Increased Costs and Rebuilding After Disaster: Do You Have Enough Coverage?
People rely on homeowners insurance or personal articles insurance to cover a variety of scenarios--fire, robbery, tornado, etc. If your home or personal belongings are damaged as a result of a covered loss, your insurance may help with the cost of replacing these items. The cost of building materials has gone up significantly, as has the cost of other personal belongings, which means your coverage might not go as far as you think. That's why it's a good idea to review the types of coverage available to you--actual cash value, market value, restoration cost and increased reconstruction cost.
Rebuilding Your Home
Before your home is damaged due to storms, a fire or another covered event, there are two types of coverage you may want to ask your agent about in case you need to rebuild--restoration cost and increased reconstruction cost.
Restoration cost is the amount of money it costs to restore the form and function of the damaged part of covered property. There are limitations and restrictions so you will have to consult your policy for details.
Increased Reconstruction Cost
Increased Reconstruction Cost coverage is similar to replacement cost coverage for your personal belongings. This coverage could give you up to 150% of the dwelling limit (stated in your policy) to help rebuild your home in the same fashion it was before being damaged. This helps make sure today's increasing construction and materials costs do not limit the quality of your rebuild. This is a great option if you are concerned about inflation and the higher cost of construction materials.
Replacing Your Personal Belongings
Replacing your personal belongings after a covered disaster is slightly different. The amount you receive from your insurance company to replace your items is determined by using actual cash value, market value or restoration cost.
Actual Cash Value
Actual cash value and market value are similar, but there are some key differences in how they are determined. Actual cash value usually refers to the restoration cost of the damaged item less depreciation. Market value means the price the damaged item was worth in the market immediately before the loss occurred.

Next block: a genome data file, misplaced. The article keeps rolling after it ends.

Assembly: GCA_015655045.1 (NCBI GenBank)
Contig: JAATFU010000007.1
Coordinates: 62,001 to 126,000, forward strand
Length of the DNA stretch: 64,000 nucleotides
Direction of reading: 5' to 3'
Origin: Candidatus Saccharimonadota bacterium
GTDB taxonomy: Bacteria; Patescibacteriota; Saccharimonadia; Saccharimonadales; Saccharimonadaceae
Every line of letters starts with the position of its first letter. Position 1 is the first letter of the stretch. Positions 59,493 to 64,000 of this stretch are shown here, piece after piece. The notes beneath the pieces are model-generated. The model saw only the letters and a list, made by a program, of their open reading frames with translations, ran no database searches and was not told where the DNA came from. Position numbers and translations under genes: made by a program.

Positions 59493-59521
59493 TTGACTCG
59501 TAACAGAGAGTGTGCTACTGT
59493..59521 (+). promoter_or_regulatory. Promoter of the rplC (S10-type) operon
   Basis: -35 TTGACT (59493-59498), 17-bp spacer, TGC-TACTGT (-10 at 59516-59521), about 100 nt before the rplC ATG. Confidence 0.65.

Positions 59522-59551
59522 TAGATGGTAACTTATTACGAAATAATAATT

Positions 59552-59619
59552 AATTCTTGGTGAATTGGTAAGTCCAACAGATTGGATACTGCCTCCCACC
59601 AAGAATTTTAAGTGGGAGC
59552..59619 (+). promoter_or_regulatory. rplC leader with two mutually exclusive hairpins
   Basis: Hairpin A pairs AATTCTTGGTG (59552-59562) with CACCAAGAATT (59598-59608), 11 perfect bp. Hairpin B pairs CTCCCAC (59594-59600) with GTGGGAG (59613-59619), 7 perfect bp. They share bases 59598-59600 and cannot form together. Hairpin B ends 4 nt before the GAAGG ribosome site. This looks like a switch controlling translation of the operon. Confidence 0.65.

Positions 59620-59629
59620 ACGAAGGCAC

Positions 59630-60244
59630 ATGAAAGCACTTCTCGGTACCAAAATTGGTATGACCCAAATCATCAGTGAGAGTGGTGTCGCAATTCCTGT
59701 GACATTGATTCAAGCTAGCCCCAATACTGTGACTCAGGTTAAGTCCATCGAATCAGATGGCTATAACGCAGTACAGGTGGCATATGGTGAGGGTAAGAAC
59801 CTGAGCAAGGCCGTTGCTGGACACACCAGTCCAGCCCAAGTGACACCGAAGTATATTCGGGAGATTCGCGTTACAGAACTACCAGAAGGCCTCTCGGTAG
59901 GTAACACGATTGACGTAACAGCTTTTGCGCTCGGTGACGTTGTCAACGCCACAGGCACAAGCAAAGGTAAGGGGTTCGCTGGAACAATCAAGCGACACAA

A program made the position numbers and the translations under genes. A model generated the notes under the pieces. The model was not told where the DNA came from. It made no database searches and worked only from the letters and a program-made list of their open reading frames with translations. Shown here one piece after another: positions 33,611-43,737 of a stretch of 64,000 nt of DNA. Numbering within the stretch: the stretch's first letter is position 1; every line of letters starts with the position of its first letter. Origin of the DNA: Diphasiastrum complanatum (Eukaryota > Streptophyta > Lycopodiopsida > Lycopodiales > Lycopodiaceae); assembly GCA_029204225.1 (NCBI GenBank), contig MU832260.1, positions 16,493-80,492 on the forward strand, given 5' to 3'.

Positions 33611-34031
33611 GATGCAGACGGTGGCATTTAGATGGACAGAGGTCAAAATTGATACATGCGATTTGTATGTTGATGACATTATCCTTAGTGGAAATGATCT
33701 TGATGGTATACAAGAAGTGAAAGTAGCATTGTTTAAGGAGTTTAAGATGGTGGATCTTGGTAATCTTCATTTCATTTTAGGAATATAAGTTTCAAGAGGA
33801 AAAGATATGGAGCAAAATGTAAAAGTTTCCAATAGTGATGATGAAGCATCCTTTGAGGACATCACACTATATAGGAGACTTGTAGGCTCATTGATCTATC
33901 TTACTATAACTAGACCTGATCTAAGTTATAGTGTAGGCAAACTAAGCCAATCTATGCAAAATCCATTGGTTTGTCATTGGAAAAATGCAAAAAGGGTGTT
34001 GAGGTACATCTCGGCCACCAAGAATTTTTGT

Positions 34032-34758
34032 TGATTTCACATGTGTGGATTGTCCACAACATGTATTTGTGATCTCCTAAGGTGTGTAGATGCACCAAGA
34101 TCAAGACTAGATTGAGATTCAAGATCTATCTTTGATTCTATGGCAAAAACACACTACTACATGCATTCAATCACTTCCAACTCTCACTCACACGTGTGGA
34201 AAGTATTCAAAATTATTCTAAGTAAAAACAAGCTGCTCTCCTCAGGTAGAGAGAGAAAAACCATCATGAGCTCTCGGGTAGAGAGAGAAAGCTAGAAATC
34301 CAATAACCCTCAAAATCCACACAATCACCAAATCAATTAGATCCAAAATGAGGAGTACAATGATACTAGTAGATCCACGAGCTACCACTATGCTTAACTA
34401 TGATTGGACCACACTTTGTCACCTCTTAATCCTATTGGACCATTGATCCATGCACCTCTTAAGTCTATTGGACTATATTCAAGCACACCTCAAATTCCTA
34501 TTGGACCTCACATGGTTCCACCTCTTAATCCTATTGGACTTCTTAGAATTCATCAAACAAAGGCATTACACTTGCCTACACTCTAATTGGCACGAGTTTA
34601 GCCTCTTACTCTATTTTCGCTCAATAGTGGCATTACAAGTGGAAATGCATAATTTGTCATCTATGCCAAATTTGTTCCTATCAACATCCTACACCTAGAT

When personal belongings are damaged in a covered loss, most insurance companies consider the age and condition of the damaged item when determining its actual cash value or market value. For example, if your TV was stolen and it was two years old, your insurance company would calculate the payment to you for a 2-year-old TV of the same size, make and model, not what it would cost to buy the TV brand new. (We'll explain more about that later.) Because the actual cash value or market value is usually less than the amount it takes to replace it with a brand new model, you would have to make up the difference, which is why it's a good idea to buy restoration cost coverage.
Restoration Cost of Personal Belongings
Above we explained that actual cash value or market value of an item is typically not enough money to replace your stolen 2-year-old TV with a brand new one. Although the premium may be slightly higher, restoration cost coverage can get you much closer to a brand new TV of the same size, make and model as the one that was stolen or damaged. It’s always a good idea to keep an inventory of your high-value personal belongings, and receipts for those items as well.
It's a good idea to talk to your agent about these different types of coverage. When it comes to insurance coverage, hindsight is 20/20, so it's better to do it now, before it's too late.